Skip to content

Exploring the impact of climate change on Māori

Māori governance institutions are increasingly asserting their rangatiratanga (autonomy) to manage climate change risks and meet the well-being of whānau, hapū, and iwi. However, there is a shortage of guidance and understanding on how to prepare for and respond to this changing environment, and how to address the challenge in a way that reflects Māori world views and values.

Manaaki Whenua researchers, including Senior Kairangahau Māori (Māori researcher) Dr Shaun Awatere, have been part of a multidisciplinary team of Māori researchers, coordinated by Ngā Pae o te Māramatanga, to help fill this knowledge gap, identify risks, and explore climate change mitigation and adaption solutions for Māori. Researchers have produced a report: He huringa āhuarangi, he huringa ao: A changing climate, a changing world, which summarises the latest research and guidance on observed and projected climate change impacts on whānau, hapū, iwi, and Māori business throughout Aotearoa New Zealand.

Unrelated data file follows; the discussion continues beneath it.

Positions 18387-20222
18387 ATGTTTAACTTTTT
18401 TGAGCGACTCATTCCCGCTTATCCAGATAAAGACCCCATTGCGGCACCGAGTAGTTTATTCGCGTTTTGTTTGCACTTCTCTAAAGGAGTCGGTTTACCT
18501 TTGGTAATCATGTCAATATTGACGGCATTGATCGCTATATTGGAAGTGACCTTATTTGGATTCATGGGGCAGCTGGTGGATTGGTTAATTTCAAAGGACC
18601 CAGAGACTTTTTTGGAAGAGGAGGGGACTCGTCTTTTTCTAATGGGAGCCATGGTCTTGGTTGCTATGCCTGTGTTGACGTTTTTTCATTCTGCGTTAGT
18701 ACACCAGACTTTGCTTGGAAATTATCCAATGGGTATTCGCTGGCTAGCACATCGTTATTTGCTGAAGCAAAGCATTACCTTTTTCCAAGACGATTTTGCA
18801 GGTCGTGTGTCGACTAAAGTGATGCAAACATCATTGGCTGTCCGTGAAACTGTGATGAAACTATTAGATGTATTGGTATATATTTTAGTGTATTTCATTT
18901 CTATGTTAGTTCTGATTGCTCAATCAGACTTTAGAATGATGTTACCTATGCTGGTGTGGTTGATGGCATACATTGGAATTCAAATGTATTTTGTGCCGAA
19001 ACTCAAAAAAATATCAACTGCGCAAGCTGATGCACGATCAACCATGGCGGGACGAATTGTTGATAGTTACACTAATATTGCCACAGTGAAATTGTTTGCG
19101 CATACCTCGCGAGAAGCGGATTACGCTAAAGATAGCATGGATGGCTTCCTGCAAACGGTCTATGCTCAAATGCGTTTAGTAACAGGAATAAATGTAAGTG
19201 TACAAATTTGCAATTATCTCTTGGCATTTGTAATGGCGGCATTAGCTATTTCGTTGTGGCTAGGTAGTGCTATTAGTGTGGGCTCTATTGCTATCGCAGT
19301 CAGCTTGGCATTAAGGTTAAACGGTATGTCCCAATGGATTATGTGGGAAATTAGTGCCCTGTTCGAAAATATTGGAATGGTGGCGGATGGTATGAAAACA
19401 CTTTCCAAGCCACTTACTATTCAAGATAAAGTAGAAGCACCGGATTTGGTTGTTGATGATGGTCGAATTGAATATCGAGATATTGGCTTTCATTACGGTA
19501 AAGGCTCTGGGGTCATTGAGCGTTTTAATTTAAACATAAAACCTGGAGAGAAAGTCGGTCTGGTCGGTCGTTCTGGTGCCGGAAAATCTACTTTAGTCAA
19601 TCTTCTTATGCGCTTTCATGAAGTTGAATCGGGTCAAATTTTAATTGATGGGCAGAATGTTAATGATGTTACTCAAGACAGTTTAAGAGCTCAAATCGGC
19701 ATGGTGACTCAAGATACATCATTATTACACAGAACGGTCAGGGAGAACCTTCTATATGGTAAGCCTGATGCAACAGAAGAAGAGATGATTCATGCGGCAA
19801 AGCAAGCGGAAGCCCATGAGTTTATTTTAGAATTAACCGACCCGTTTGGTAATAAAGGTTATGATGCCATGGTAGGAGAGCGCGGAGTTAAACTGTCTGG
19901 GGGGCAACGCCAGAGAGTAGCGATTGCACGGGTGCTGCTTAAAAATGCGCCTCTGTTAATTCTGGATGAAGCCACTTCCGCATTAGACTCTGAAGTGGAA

Amid the observed and projected impacts presented in the report, researchers found that many whānau, hapū, iwi, and Māori businesses hold deep concerns about how climate change will affect livelihoods, health, culture, and the environment. The report found that climate change not only threatens the tangible components of Māori well-being, but also the spiritual components and, most importantly, the well-being of future generations. The assessment shows that Māori well-being across all domains will be moderately affected by 2050, but that by 2100 the impacts to ecosystems are likely to be severe, compromising many aspects of Māori well-being. 

Researchers say that whānau, hapū, and iwi will need to consider adaptation strategies that protect the integrity of te reo me ōna tikanga (Māori language and customs); future-proof existing cultural infrastructure; and provide flexibility as well as safeguards to enable whānau to engage in social/cultural activities that enhance well-being and ensure an enduring cultural legacy for future generations.

It concludes there is a need for further integrated assessments and understanding of climate change risks from a te ao Māori perspective, and for different groups and communities to develop a more targeted set of adaptation and resilience strategies to address the complex set of multiple stresses, disparities, and inequalities exacerbated through climate change and uphold Māori interests under the Treaty of Waitangi.  

Key contact